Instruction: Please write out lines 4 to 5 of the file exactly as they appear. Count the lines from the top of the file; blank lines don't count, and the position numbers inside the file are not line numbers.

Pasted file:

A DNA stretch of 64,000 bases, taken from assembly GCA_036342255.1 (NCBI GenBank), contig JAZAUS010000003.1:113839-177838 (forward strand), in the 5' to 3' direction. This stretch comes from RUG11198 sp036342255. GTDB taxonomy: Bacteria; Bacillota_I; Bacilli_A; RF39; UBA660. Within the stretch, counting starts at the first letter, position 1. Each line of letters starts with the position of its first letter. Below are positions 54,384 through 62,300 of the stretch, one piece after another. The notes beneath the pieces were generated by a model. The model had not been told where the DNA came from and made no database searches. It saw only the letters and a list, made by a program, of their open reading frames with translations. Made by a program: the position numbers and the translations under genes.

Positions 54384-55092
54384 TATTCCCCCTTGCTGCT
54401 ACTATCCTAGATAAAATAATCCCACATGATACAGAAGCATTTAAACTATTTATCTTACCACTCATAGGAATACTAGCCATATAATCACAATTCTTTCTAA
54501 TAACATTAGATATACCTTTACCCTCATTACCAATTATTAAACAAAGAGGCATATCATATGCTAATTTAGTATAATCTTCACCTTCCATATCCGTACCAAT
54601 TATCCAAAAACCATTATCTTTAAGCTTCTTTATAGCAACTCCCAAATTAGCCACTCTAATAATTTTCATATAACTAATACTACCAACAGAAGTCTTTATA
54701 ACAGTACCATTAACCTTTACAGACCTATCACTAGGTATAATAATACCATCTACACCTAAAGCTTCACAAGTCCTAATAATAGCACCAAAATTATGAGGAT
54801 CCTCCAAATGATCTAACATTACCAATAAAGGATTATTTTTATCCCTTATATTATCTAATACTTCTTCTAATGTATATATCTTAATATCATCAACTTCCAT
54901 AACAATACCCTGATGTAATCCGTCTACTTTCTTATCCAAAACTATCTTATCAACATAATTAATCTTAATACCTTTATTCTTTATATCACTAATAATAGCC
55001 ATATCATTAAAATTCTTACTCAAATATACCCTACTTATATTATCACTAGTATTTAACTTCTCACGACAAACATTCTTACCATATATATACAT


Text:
54401 ACTATCCTAGATAAAATAATCCCACATGATACAGAAGCATTTAAACTATTTATCTTACCACTCATAGGAATACTAGCCATATAATCACAATTCTTTCTAA
54501 TAACATTAGATATACCTTTACCCTCATTACCAATTATTAAACAAAGAGGCATATCATATGCTAATTTAGTATAATCTTCACCTTCCATATCCGTACCAAT